I’m often asked if I’d love to live in the past. As much as it fascinates me, truth is, I don’t. Going back to the 18th or 19th centuries for a couple of days, yes. But live there? I don’t think I could ever live in a place with no toilet and private bathrooms. Just think of the dirt and stink! No thank you!
The habit of washing daily (or at least often), so loved by the Romans, had long been lost by then. But, thankfully, bathing still had its champions. The author of the The Toilette Of Health, Beauty, And Fashion: Embracing The Economy Of the Beard, published in 1834, was one of them. The chapter on cleanliness is the first in the book. Here’s what it says:
As a preservative of health the value of cleanliness must be obvious to every sensitive mind, whether indeed it be considered in a medical, a moral, or a cosmetical point.
Personal cleanliness, and every thing connected therewith, is a principal duty of man: an unclean and dirty person is never in health, and, at best, is always a loathsome and disgusting sight. It is better to wash twenty times a-day, than to allow a dirty spot to remain on any part of the skin.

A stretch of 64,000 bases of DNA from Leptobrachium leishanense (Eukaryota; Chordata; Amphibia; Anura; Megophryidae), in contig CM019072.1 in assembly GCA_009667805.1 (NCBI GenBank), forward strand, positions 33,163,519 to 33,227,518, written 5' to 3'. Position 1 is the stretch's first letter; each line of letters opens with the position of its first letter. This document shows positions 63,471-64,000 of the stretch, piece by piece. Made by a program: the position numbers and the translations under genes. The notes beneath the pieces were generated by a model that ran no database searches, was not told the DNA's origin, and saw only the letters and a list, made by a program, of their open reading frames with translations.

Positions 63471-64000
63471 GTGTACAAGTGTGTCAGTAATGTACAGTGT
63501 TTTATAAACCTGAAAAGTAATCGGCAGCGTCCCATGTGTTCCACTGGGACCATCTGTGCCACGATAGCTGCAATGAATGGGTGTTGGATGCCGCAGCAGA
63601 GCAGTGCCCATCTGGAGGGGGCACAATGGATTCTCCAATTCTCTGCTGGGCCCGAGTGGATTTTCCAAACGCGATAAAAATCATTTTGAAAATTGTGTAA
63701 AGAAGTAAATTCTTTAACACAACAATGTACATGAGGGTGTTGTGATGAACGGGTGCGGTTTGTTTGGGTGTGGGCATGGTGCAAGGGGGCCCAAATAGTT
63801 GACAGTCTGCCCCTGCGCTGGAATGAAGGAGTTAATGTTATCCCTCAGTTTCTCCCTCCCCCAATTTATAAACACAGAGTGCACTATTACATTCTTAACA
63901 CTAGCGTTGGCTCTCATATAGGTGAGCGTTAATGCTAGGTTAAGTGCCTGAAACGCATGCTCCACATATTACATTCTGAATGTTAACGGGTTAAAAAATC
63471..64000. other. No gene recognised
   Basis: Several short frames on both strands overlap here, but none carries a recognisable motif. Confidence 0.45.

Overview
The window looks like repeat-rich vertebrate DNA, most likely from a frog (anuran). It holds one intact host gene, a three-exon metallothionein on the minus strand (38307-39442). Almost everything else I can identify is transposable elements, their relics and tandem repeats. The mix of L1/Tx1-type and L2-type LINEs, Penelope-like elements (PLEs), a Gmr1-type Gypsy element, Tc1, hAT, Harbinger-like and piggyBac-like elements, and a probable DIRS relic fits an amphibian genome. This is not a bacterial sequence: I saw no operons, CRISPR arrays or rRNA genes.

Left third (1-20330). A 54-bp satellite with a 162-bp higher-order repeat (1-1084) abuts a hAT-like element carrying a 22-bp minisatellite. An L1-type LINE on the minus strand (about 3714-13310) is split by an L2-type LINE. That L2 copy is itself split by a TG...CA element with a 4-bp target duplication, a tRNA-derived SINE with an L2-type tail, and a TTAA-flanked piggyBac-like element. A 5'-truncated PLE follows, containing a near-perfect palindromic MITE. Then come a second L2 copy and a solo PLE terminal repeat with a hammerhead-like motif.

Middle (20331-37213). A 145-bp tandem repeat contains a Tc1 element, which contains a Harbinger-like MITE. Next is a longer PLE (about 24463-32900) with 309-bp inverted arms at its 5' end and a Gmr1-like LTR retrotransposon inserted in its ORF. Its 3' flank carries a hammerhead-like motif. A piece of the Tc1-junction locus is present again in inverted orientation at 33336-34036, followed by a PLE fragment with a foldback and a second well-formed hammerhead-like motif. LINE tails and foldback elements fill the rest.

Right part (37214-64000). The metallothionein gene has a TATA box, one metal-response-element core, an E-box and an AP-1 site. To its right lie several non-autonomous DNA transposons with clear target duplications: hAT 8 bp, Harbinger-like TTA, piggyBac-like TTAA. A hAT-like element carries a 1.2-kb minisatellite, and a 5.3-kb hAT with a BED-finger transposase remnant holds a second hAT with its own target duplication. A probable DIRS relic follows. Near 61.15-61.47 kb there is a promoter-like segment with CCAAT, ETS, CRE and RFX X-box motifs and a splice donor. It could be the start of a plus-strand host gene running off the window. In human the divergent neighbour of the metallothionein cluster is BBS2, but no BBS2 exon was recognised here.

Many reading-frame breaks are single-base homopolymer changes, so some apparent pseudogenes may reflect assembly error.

On places where impurities are suffered to obstruct the pores of the skin, the insensible perspiration is not only suppressed, but the absorption by the skin also; and if the whole body be, as it were, covered with a crusted coat of perspirated matter, it is impossible under such disgusting circumstances to possess sound blood, or enjoy good health.
The body, and particularly the joints, ought to be frequently washed with pure water, especially in summer, when the perspirable matter, being of an unctuous, clammy nature, obstructs the excretion by the pores. The face, neck, and hands, being most exposed to the air, dust, and the like, ought to be daily washed, morning and evening.
Attention should also be paid to the ears, by occasionally cleaning them out, that the sense of hearing may not be impaired by the accumulation of indurated wax, which, from its acrid nature, may prove unpleasant as well as injurious.
The whole head ought to be frequently washed and cleaned, as it perspires much, and is, besides, exposed to the dust and other particles in the atmosphere. Washing opens the pores, while the comb, by its close application to the skin, removes the viscid humors and renders them fluid.
The use of baths, too much neglected, ought to be more generally introduced. It is not sufficient for the great purposes of cleanliness and health, that a few or more wealthy families repair every season to watering places, or that they even make use of other modes of bathing, either for health or amusement.
A very different method must be pursued, if we sincerely wish to restore the vigor of a degenerated race: we mean here to inculcate the indispensable necessity of domestic baths, so well known among the ancients, and so universally established all over Europe a few centuries ago.
Would you have followed this advice?